In the 19th century, much of the logic of traditional religion was knocked down. Domino runs that had been set off in the Enlightenment came crashing through precious credos such as the virgin birth and the resurrection. Those who suffered most were not the rank-and-file faithful: you could be, say, “a loyal member of the Church of England” into the 1950s without feeling that any of your core beliefs had been challenged.
The real victims were those with a more intense, cerebral spirituality – including many clergymen. These were fated to watch their certainties disintegrate, often while in agonies of self-doubt. In the mid and late 19th century, therefore, there were attempts to reclaim a sense of the transcendent on the part of such tortured souls. Among these attempts was the fourth dimension.
Victorian thinkers toyed with the idea of a dimension beyond the senses. This began as a mathematical conceit – a distant cousin, perhaps, of Plato’s fifth element. But the fourth dimension (and associated terms such as “tesseract”) caught on as a tool for explaining inexplicable experiences and anomalies of time or space. In this role, the fourth dimension made its way through science, through charismatic religion, through art and architecture and into sci-fi and fantasy; it features today in superhero films.
Then somewhere along the way, dimension inflation set in. In the post-war period there was talk of a fifth dimension (memorably in The Twilight Zone’s introduction); some modern physicists claim that there may be 10 dimensions, while others imply that the number is, if not infinite, then uncountable.
How can an author write about something as intangible and, frankly, as hypothetical as the fourth and higher dimensions? You have two choices. First, you make the case for the fourth dimension in breathless prose, talking of dreams, Forteana and the majesty of space. Your book appears on Amazon’s popular science listings but also on the New Age shelves in bookshops. Second, you take the high but sometimes tedious road of cultural history, looking at how the idea developed and spread through Western culture. You trust in footnotes and studiously avoid taking sides.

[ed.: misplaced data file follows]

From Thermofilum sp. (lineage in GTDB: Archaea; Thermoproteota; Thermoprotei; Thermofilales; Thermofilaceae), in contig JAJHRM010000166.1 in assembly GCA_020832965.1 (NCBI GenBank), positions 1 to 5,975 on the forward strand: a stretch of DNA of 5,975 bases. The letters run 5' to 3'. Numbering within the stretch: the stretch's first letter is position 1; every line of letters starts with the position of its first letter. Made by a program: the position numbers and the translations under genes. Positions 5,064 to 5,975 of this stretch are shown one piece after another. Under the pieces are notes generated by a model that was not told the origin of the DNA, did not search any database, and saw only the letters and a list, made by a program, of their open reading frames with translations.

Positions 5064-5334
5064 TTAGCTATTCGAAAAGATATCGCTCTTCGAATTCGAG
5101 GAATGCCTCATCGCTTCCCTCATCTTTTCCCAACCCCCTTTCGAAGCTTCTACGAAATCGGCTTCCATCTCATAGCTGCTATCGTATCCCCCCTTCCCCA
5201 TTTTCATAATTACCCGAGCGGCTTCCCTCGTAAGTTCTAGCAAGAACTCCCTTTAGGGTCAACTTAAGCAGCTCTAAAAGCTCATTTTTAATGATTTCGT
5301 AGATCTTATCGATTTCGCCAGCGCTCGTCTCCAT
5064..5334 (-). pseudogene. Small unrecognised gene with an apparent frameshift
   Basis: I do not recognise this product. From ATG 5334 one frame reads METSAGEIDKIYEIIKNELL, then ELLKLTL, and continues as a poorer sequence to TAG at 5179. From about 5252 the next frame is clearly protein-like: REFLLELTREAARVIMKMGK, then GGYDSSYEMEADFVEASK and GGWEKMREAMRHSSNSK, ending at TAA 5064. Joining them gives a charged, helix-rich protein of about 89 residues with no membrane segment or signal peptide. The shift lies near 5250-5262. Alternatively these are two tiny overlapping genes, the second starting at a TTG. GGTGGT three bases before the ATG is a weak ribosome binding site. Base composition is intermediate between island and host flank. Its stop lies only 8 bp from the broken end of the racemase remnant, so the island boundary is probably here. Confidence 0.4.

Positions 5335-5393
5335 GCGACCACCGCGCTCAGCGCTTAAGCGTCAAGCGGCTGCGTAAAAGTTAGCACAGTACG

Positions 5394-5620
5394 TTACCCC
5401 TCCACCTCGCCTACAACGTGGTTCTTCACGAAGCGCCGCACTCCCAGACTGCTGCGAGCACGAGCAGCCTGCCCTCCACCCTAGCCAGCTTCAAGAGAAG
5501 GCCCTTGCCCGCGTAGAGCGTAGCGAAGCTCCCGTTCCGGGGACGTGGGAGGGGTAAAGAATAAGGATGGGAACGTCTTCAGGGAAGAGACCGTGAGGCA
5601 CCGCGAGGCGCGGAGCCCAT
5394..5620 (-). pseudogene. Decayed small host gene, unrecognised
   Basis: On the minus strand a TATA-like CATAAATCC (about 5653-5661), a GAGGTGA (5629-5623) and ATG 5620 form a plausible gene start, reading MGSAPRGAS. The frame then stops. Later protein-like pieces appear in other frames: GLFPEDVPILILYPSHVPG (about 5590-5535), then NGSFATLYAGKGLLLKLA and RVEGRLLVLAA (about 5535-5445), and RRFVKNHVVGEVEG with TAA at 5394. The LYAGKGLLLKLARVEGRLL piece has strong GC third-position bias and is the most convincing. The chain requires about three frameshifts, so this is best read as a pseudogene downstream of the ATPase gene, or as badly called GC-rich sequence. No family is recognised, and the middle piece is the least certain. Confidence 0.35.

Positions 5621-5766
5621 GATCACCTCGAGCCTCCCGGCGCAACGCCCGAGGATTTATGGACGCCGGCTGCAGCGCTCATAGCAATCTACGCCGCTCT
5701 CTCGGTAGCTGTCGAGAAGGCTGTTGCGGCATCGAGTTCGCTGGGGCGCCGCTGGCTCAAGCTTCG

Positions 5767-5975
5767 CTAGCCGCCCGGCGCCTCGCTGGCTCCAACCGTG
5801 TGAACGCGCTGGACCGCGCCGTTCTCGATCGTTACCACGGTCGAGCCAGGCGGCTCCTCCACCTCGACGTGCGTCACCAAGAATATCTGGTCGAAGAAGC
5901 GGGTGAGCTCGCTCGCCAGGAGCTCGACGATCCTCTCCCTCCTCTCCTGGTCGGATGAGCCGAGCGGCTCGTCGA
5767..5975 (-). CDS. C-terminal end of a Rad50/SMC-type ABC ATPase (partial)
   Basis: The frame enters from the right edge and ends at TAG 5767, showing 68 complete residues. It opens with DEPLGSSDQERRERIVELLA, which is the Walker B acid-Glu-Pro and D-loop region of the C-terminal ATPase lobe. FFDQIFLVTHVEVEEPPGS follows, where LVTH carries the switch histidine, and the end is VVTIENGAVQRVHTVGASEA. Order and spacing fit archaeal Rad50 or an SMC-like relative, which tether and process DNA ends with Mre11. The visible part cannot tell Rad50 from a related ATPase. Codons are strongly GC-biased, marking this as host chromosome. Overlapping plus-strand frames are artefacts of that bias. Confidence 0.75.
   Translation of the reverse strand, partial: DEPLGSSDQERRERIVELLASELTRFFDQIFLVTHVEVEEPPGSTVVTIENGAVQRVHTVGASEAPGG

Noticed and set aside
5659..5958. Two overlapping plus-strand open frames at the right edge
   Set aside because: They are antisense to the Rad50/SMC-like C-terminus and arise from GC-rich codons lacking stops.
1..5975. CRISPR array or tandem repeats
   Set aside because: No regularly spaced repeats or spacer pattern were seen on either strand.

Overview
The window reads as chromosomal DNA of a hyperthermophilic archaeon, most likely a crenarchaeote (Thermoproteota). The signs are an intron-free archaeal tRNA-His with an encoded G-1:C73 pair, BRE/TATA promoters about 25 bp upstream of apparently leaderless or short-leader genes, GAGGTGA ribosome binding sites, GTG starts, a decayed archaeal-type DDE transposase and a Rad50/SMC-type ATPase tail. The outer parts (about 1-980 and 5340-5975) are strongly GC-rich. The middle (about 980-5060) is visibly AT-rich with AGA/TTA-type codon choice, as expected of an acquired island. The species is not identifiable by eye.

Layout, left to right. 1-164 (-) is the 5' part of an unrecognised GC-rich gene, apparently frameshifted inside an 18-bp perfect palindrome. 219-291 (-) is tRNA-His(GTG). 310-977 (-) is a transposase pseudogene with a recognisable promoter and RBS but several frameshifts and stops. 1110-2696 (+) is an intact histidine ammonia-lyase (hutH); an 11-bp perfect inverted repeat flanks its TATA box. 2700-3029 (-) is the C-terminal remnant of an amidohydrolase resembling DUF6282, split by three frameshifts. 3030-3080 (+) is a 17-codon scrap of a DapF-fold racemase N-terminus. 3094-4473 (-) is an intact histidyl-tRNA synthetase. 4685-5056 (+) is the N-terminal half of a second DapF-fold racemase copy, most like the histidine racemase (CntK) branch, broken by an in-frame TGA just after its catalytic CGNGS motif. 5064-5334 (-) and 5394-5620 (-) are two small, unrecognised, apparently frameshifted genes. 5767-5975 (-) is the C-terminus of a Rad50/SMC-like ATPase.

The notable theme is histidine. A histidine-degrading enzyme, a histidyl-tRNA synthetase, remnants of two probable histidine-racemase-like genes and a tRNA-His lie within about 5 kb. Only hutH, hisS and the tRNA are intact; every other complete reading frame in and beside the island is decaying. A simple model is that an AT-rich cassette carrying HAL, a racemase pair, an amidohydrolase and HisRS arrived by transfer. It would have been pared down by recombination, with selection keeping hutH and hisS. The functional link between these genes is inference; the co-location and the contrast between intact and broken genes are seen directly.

Other Worlds is a very healthy hybrid of these two models. It is a history of an “impossible” idea, yet Christopher White is clearly excited by the fourth dimension and the various doors that humanity has tried to open into it in the past 150 years.
The author also has the good sense to focus on the idea without getting distracted by the lives of those who carried it forward. It will surprise no one that proselytisers for the fourth dimension were rather unusual people. A Christian bigamist, a New York architect who walked around with cubes in his pocket and Salvador Dalí (pictured left) all feature in these pages.
A lesser writer – certainly this reviewer – would have fallen into the treacle of their bizarre lives and, in so doing, would have lost the plot.
White manages to give dignity to the idea of the fourth dimension, but dignity also to the men and women who carried this magical space into our books, our cinemas and our minds.
Simon Young teaches at the University of Virginia programme in Siena. His most recent book is Magical Folk: British & Irish Fairies, 500 AD to the Present (co-edited with Ceri Houlbrook, 2018).
Other Worlds: Spirituality and the Search for Invisible Dimensions
By Christopher G. White
Harvard University Press
Published 30 March 2018